Weather was high 40s at the start and low 60s at the finish. Windy but fairly protected by the trees.
I woke after a fitful night of sleep feeling hungover with a sinus headache. I was still coughing up sludge out of my chest and my sinuses were blocked up. Oh well, I have dealt with this many times. The real test will be how my legs feel during a brief warm up.
I drove over with my teammate, Alicia, and coffee and conversation were starting to release me from the fog. We both seemed relaxed and in good spirits having each run hundreds of races. We got our bibs and did the usual pre-race small talk with friends. I saw the competition and tried to shut out the negative self-talk. When I went to check my legs, they felt great. I thought, the training has really paid off along with the easy week leading up to today. I had been running 70 miles per week for about six weeks and that is a lot of volume for me.
At the gun, I took it out much harder than the previous two years.
I wanted to break things open, because this race tends to start out very casually and I wanted to get to work early. More importantly I had two tough goals before the finish. 10 miles in 65 minutes and 20 miles in 2:10. This meant averaging 6:30 pace throughout the first 20 miles. I knew that with the single-track, which included two new miles on Sycamore, and all the hills this meant lots of 6:10-6:15 effort. I was confident I had the fitness for this endeavor. I wasn't really sure who else would be interested in this sort of work and somehow I was content to race the clock and not others.
The best marker that things were well on course or even ahead of schedule was around mile five. There is a very steep hill on the Sycamore Trail and I anticipated good news on the clock. This is shortly before the course pops off the single-track and turns left toward the aid station and turn-around on Graylyn. In years past I have seen this mile split at about 7:50. This year I clocked 6:40. That's fast if you know the hill. I was really clipping along and the proof came when the 10 mile marker showed 64:30 (6:27 pace) on the clock. At that point, I was alone in 2nd place and feeling very good about exceeding my first goal.
Soon I was making my way out on the Turkey Creek Trail trying to find a rhythm like I have had on many tempo runs these past few months. These miles (11 and 12) are along a steady down hill and I clipped off 6:12 and 6:05. The sun was starting to make its' presence known louder than the mild tempartures, but nothing unrelenting. Drink as much as my heaving stomach could take and all would be well. I remembered a run out here in the Fall that was a bit too hard an effort and I kind of blew up on the tough hills on the backside of Turkey Creek. I hoped the same would not be my fate today.
I was doing okay. Blasting the downhills and making up time wherever I could. I knew holding 6:30s was only going to get tougher and I had to really concentrate and go deep into the hurt locker searching for motivation, oxygen, guts, muscle tissue, songs—whatever could take me further and further into the struggle.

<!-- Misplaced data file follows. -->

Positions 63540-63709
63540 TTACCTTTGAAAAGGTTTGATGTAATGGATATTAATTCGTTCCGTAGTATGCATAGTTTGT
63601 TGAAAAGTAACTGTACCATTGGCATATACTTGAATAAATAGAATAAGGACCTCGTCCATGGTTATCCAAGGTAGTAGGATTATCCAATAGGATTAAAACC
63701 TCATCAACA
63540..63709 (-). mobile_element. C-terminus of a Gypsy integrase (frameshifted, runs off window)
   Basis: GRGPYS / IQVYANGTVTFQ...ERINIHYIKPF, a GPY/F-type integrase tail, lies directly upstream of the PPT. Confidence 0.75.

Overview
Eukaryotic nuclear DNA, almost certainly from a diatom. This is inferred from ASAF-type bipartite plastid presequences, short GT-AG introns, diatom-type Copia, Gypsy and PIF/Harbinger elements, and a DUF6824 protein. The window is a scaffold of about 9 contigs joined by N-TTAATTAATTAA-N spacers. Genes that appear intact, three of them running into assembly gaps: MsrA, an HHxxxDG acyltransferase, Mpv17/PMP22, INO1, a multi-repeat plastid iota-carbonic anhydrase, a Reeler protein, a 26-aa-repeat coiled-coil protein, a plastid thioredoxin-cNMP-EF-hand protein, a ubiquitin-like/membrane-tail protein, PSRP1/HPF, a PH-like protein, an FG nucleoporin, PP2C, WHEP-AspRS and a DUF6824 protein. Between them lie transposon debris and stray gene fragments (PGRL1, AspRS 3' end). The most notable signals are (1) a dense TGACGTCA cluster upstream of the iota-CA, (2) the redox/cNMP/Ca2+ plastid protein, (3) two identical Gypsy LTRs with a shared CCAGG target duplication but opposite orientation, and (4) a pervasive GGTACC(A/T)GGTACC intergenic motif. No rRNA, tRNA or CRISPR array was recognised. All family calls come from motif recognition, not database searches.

As the pain intensified so did the demons. Strides were becoming a little more numb as the minutes clicked forth. Each step hurt more than the one before and doubt and self-flogging would creep in against a fierce opponent--Reality.
Doubt would interrupt: Run up here to the end of Graylyn (about 14 mile mark) and drop out. That will be a great workout. You can still run those 5Ks at the end of the month you were planning. Maybe even break 16 minutes.
It's a saavy deception that doubt tries to play.
Reality chimes in: What are you talking about? This can be your day. You can break three hours. Stop trying to renegotiate. Shut up and Run.
Sounds harsh, but it is actually a much kinder word.
The slightly schizophrenic runner looms inside us all, or so I hear (or would like to believe). On some level, it's a blood sugar issue. Still, the voices must be shut out. All I needed to see was the closest thing to 6:30 at each mile marker. That was my job. Short goals. Short assignments. Every few minutes clear and rational feedback as to my progress. No new deals. No renegotiating. Not now.
The day was immaculate. Hikers and bikers leisurely enjoyed the quiet Northern side of the park. They looked on with something like pity. I got it. Why put the body under such distress on a perfectly good Saturday?
Spring was reaching out to all of us. The wind was clearing out the debris of Winter from tree tops. Birds chirped and busied to welcome new family members. I huffed and puffed under great distress.
All the way out to the turn-around again on Graylyn and then back on Turkey Creek. I could only give the thumbs up to passing runners. It was all I had left and I was thankful for their words of encouragement, but mostly I could only gesture.
I reached the 20 mile marker in 2:11:30 (6:34 pace). This was 90 seconds over my goal, but still it gave me a very realistic shot at breaking my bigger goal. If only I could run a 48 minute 10K I would break three hours for the marathon. I knew I could do it even with the looming hills ahead—Corkscrew, Wheel Fell Off, and Cemetery. The goal was in sight.
It wasn't the prettiest 10K ever, but I moved my legs as quickly as I could. I was in a rush even though I knew the pace would slow. I had run 20 miles on a hilly course and basically felt like that could have been the end of the days work. But I wanted to see “two” on the left side of that finishing clock.
I knew I was being stalked by runners behind me, but I didn't let it get me down. Whether I fended them off or not, I had my goal in sight. I ran a humbling 46:20 for the final 10K (7:27 pace), but it was far from a blow-up and brought me to the finish in 2:57:52. George IV and Kathryn ran with me from the 26 mile mark. I knew they were there, but I could only look straight ahead and pump my arms as fast as they would take me. It was my day.